Vikings players insisted they were panicking, but they were frustrated. Mistakes continued to plague the offense while the defense gave them several opportunities. There were a variety of explanations from the players. Plus, get more than two dozen notes that help tell the tale of the game.
It may have been over-simplified to refer to Sunday's 14-10 loss to Miami as a must-win game. But, the sentiment was very real. It's hard enough to make the playoffs when you start 0-2, but when two division rivals are 2-0, it makes the mountain even more difficult to climb.
The Vikings had chances in the fourth quarter to defeat both the Saints and Dolphins. Instead, they failed to make the big plays and costly turnovers have them off to an 0-2 start. Still, there isn't a sense that the Vikings are feeling the heat or putting too much pressure on themselves. Adrian Peterson
said the problems the offense has can be fixed.
"There's no panic," Peterson said. "We've got things that we can correct and have to come out swinging."
, who was in and out of the lineup much of the day with a hip injury, said that the entire offense needs to start over and finish drives – something they have been sorely lacking in early in the 2010 season.
"We've got sit down as an offense and re-evaluate some things and we'll be fine," Harvin said. "We had a lot of things go good, we just couldn't punch it in (once we got) in the red zone."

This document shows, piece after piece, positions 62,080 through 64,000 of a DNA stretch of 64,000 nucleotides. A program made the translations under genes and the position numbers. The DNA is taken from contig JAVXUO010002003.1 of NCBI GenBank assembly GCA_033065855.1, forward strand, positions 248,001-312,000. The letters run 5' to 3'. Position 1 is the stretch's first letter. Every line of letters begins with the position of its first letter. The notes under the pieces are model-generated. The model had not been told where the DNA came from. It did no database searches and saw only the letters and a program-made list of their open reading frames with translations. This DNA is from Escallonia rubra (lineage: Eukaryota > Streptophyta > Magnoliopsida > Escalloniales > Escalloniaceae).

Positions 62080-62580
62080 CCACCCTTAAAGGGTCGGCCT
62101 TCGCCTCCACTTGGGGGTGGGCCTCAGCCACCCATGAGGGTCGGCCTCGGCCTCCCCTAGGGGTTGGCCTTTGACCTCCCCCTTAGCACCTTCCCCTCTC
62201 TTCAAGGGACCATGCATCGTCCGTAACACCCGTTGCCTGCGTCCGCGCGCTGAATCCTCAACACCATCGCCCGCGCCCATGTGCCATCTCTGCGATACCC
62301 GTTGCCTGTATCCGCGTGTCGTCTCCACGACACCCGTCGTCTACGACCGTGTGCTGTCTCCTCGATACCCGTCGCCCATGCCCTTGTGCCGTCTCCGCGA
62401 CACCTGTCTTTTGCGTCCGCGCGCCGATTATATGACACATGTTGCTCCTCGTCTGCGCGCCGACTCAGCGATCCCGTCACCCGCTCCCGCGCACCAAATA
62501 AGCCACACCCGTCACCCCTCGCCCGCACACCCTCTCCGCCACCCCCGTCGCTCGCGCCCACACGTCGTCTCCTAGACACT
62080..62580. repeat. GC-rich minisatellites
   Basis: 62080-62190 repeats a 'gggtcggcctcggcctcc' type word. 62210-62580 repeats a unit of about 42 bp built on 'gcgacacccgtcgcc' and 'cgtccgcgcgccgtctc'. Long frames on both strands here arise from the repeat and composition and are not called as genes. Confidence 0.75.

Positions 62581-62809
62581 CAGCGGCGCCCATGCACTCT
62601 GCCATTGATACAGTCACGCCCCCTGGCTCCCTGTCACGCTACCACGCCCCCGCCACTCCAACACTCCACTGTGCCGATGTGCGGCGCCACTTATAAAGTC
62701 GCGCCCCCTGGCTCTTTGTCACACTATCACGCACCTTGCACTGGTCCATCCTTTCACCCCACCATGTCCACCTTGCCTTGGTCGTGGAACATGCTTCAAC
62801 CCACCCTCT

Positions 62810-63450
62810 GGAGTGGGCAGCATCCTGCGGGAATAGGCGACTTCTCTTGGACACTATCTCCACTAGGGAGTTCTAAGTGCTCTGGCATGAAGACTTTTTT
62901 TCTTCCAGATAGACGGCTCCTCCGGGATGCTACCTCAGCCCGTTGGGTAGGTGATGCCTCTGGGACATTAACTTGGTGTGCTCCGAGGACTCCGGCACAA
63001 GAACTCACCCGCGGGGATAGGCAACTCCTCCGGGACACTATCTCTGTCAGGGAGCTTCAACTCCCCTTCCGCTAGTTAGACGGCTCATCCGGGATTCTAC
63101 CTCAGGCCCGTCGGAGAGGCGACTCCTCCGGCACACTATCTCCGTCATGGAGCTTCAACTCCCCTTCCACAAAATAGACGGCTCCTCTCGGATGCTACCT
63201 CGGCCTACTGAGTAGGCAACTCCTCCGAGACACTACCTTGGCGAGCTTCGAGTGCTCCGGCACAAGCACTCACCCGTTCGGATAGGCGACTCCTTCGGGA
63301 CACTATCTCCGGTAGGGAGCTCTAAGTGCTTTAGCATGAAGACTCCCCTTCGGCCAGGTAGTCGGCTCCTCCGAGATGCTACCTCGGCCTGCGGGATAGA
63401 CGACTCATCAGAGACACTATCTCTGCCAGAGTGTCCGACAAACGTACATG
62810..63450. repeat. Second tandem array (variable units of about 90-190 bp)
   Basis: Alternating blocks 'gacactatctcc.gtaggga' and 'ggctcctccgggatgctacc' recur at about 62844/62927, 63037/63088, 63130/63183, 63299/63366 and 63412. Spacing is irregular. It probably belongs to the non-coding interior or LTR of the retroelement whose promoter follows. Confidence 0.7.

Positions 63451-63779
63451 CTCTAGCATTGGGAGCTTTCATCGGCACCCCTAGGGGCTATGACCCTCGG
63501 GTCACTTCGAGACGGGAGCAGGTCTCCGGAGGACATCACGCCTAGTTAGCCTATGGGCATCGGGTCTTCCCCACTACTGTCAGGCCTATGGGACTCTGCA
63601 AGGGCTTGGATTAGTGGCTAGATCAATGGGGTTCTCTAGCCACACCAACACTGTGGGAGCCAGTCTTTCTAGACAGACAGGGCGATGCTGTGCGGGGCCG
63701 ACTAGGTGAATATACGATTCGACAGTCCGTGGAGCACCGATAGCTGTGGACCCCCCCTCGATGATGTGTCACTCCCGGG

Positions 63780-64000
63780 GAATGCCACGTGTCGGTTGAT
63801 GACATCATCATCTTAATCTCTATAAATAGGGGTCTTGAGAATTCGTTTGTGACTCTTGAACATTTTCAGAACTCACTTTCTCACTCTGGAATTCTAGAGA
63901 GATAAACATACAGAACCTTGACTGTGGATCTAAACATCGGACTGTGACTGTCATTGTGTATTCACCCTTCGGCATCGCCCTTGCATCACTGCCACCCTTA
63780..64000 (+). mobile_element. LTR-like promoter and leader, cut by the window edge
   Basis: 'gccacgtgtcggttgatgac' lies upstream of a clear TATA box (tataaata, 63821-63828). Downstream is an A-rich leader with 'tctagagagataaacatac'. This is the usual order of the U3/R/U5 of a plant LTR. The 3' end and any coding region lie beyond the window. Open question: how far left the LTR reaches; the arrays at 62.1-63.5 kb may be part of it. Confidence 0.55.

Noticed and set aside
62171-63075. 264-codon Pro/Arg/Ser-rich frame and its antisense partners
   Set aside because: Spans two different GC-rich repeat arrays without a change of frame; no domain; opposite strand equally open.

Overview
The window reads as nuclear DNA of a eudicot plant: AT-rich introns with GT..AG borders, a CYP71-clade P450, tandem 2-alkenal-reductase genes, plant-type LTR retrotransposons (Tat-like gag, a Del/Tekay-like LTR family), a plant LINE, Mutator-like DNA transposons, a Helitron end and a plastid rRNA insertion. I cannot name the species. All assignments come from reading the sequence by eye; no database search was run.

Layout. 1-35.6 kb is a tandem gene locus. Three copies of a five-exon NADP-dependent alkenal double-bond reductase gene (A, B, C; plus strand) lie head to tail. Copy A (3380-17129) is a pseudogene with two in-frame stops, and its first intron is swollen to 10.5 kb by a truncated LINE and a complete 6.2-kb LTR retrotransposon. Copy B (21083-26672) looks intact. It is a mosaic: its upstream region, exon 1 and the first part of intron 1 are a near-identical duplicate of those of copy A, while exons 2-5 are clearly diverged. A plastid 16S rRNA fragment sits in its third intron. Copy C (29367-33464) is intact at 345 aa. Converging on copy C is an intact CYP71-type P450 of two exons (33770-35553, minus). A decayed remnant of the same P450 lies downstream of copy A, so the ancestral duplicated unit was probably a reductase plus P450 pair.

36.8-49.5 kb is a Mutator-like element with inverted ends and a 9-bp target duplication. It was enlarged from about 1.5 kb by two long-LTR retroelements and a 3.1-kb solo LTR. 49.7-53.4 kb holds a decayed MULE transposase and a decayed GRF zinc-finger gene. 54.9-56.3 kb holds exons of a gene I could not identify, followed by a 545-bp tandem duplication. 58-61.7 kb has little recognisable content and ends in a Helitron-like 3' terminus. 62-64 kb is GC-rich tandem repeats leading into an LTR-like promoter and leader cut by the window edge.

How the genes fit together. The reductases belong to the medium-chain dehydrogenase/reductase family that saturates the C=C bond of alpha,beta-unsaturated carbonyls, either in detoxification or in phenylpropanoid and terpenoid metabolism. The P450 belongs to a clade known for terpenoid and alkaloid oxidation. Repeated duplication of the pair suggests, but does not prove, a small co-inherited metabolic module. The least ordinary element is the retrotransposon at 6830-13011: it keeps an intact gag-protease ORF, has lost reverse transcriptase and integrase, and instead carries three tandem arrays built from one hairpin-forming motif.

led a charge defensively that allowed Miami just 226 total yards. Following an opening drive in which the defense allowed a touchdown, for the rest of the game, Miami's offense managed no points and only 153 yards.
The frustration the defensive players felt wasn't directed at the offense, but it's clear the team is feeling the pressure early in the new season.
"You can't just show up," Williams said. "Nobody cares how many (elite) guys you've got – who's at quarterback, who's on the defensive line, who's at running back. It don't friggin' matter. You've got to play the game. When we realize that, we'll be a lot better. We can't just show up and think we're going to win games."
While the percentages go down for an 0-2 team making the playoffs, Harvin said the team isn't ready to implode. They have one more game before the bye week and can only focus on the job at hand, not how daunting the hole they have dug for themselves will be to get out of.
"I wouldn't say you hit the panic button just yet," Harvin said. "But there is a sense of urgency that has come real quick and get this thing going. The thing about this team is we're not scared to work. We'll go back and look at the tape and hopefully come back next Sunday and get a win."
GAME DAY NOTES
Harvin said he took a helmet hit right on the spot of his hip injury on a second-quarter run by Peterson. He was in and out of the lineup throughout the game and spent time on an exercise bike when the defense was on the field.